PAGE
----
• Is this still relevant? Reread talking points the day before the interview to be sure the proof points are still relevant. Read local news of the day and reference anything that makes sense.
    • How can others get involved? Make sure the audience knows that there is a call-to-action for them to get involved with your campaign, and be sure to share easy information on how to do so, either by visiting a website or contacting the spokesperson directly.
  • What questions do you expect? What questions do you least want to be asked? Spend some time anticipating questions and developing direct responses or ways to turn the conversation back to your key message.


No matter how familiar spokespeople are with your talking points, it is important to have them rehearse multiple times before the interview. Ask your spokesperson to rehearse your talking points in the following ways, and work alongside them as they do:

  • Read the text alone silently. Read the content with a critical eye. Do all proof points support the overall story? Is the central theme clear?
  • Read aloud alone. Spokespeople might be surprised to hear themselves speaking aloud, especially if it is their first time participating in an interview. Watch your speakers talk, and make note of places where they take natural pauses or get tripped up on words.
  • Stand and read in front of a mirror (if the interview is on television). When spokespeople read the content aloud standing, they will begin to get a feel for their natural body movement and non-verbal cues that will help bring the story to life.
  • Stand and read in front of peers. Gather your colleagues to listen to the spokespeople deliver their talking points. This can help increase speakers’ confidence and provides a safe place for them to receive feedback. At this point, they should be able to deliver their content without reading directly from papers.
  • Record their delivery, and learn from it. One of the best ways to rehearse is to make a video recording of your spokespeople presenting—smartphones are an excellent tool for this purpose. This allows them to see what the interviewer sees and will make speakers aware of any distracting movements or phrases they may unknowingly use.
  • Rehearse in a comparable setting to where the interview will be held. You may not be able to take your spokespeople to the actual interview location, but try to create a setting that feels similar. Spokespeople can practice their movement in this similar space, developing a sense of how to move and talk effectively when they are in the interview room.

Interview Delivery

As your spokespeople arrive for the interview, they should be friendly and engaging, greeting reporters, editors, and producers confidently.

  • Own the space. When you are on-site in the room, remind your speakers of the movements they practiced. If it is the right setting, encourage them to move around or use gestures so he or she doesn’t appear stiff or uncomfortable.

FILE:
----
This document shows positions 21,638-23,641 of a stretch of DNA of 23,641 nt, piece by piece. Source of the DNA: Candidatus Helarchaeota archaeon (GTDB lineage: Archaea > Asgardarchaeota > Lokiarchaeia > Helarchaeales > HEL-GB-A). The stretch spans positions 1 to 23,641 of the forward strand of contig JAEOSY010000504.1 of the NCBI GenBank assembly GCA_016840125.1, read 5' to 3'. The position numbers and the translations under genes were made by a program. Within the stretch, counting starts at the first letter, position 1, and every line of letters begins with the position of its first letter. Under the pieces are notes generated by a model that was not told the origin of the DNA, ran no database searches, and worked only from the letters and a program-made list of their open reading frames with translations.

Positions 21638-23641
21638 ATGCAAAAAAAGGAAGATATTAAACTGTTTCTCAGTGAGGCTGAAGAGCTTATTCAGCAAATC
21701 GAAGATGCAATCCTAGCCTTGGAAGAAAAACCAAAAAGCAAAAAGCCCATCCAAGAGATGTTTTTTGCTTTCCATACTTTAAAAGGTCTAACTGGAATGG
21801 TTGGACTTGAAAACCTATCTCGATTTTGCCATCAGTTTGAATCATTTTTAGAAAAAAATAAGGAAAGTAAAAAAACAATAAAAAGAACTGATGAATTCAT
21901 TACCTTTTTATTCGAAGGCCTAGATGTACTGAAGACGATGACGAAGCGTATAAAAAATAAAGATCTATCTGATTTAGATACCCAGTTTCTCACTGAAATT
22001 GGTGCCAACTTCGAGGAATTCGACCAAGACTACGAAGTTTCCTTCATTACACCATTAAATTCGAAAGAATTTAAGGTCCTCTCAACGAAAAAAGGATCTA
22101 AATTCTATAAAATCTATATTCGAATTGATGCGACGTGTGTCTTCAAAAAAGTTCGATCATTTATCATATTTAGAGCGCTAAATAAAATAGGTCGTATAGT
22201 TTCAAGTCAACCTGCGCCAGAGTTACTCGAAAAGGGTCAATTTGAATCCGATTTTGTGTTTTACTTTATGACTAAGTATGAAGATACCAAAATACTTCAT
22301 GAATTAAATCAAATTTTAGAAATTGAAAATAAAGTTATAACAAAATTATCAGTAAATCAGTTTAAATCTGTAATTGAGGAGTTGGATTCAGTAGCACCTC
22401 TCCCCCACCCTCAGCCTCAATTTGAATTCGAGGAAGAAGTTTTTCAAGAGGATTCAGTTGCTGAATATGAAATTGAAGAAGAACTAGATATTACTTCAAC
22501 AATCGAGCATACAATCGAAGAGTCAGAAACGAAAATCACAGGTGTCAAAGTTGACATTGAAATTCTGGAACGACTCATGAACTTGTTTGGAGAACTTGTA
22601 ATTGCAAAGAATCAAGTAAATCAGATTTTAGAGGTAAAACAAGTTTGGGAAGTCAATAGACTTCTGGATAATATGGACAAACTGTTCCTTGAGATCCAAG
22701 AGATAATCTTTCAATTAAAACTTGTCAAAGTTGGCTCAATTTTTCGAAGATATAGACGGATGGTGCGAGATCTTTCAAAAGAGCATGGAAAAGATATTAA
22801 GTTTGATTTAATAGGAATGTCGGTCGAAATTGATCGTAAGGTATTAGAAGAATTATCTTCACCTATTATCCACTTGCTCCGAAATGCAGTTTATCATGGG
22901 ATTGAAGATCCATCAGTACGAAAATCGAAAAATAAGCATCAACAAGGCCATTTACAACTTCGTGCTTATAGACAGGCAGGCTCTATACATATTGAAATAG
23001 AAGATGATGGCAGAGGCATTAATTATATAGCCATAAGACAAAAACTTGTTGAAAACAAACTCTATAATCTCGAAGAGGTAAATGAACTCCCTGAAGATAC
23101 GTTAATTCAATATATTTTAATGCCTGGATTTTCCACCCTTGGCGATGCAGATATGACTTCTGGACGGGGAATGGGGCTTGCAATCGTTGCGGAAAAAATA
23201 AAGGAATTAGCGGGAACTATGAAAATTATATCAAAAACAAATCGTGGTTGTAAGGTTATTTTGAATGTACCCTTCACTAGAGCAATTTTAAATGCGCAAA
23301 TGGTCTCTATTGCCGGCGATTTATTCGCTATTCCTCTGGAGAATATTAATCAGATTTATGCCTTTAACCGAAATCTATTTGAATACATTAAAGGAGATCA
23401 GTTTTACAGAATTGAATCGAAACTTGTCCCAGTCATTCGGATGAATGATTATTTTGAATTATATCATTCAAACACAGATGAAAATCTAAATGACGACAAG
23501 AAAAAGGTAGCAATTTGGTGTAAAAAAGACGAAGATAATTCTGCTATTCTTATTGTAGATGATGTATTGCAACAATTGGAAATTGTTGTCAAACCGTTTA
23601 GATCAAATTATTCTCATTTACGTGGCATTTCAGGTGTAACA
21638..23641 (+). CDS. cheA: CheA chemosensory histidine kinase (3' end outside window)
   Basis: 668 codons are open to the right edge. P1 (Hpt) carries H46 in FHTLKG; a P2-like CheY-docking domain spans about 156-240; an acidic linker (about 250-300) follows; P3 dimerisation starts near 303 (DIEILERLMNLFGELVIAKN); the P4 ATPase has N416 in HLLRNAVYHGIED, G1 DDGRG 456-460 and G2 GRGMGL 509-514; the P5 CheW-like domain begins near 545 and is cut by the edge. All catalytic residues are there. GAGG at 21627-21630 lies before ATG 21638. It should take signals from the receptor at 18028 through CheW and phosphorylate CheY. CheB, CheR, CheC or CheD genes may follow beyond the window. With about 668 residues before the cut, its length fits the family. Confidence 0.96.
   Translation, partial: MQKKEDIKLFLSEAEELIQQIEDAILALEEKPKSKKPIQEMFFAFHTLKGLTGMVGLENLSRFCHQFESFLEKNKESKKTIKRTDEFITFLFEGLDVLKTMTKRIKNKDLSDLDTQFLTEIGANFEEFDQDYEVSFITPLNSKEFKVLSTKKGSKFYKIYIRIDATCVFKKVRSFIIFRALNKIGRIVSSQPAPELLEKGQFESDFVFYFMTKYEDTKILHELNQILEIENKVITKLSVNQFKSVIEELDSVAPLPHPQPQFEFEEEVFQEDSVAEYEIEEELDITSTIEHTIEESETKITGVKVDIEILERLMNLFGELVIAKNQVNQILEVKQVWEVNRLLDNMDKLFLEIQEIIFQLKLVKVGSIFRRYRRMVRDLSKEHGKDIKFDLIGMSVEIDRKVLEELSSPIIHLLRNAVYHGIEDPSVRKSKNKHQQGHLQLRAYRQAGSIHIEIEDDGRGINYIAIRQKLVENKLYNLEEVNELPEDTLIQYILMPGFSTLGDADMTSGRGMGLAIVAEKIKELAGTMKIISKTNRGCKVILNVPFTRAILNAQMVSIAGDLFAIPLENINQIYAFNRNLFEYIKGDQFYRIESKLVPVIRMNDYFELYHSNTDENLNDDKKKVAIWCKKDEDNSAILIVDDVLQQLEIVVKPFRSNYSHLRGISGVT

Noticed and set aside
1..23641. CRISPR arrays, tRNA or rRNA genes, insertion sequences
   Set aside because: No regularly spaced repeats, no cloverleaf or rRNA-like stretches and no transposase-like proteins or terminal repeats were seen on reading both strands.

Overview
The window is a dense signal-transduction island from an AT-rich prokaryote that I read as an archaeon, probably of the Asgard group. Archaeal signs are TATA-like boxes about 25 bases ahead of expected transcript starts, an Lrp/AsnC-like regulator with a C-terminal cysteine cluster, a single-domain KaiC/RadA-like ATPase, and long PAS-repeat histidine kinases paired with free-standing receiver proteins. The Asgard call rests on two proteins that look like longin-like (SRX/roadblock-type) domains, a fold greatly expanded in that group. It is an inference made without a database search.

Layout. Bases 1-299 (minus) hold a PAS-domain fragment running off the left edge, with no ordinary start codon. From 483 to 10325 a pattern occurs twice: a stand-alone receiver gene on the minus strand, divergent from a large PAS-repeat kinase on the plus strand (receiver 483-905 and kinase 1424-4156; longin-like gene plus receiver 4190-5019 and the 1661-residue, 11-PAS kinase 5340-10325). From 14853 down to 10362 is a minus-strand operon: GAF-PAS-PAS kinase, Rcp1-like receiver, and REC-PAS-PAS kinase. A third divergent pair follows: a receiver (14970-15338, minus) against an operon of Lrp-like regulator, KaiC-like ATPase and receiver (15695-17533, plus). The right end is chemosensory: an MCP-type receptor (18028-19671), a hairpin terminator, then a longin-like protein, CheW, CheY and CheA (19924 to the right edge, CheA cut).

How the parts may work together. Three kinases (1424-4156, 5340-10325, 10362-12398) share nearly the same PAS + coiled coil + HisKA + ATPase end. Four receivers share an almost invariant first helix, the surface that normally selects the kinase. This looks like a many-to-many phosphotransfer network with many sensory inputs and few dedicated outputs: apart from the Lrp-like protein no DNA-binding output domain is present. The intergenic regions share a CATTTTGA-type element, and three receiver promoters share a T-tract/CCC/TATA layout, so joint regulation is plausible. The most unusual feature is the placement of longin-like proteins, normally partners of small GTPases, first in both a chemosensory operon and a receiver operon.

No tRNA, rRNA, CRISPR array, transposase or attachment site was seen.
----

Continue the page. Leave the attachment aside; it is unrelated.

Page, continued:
• Engage the interviewer and the audience. Remind spokespeople to maintain eye contact with the reporter as often as possible. They are the window to the viewers who are watching or listening. If there is an audience present, make sure spokespeople speak directly to them.
  • Relax and enjoy. By this point, your spokespeople will have mastered their text and be comfortable with their delivery, so remind them to relax and enjoy their time on stage or in front of a reporter.
  • Say thank you. Thank the reporter at the end and suggest meeting with them later for a follow-up interview.

Key Takeaways

  • Identify a core group of diverse spokespeople who can consistently speak with the media about your campaign.
  • Develop smart talking points and customize them to be relevant for each interview.
  • Practice makes perfect—ask your spokespeople to rehearse their speeches or talking points to get comfortable with their comments before they speak with journalists.
  • Timely: It’s an issue happening now, being talked about now, or being covered now in the media.
  • Relevant: The pitch applies to the state/region the outlet covers and to its audience.
  • Surprising: The pitch is an unusual way to tell a story that’s been previously told or contains an unusual voice and is an opportunity to tell the story in a surprising way.
  • Provocative: The pitch makes the reporter/editor think, analyze, etc. and they believe it will do the same for their 
  • Controversial: There is another side to the story, and it makes for good debate.
  • In addition to WHAT we pitch, we need to pay attention to HOW we pitch our stories to the media. Some of the elements we should be paying attention to and working to hone our skills and become stronger are these:
    • Quickly capture the attention of the reporter/editor.
    • Deliver a clear and concise message.
    • Make the link between the story you are pitching and its relevance for the local community and/or issues already 
in the news.
    • Be brief and make each word count—plan, practice, and deliver a short and intentional message.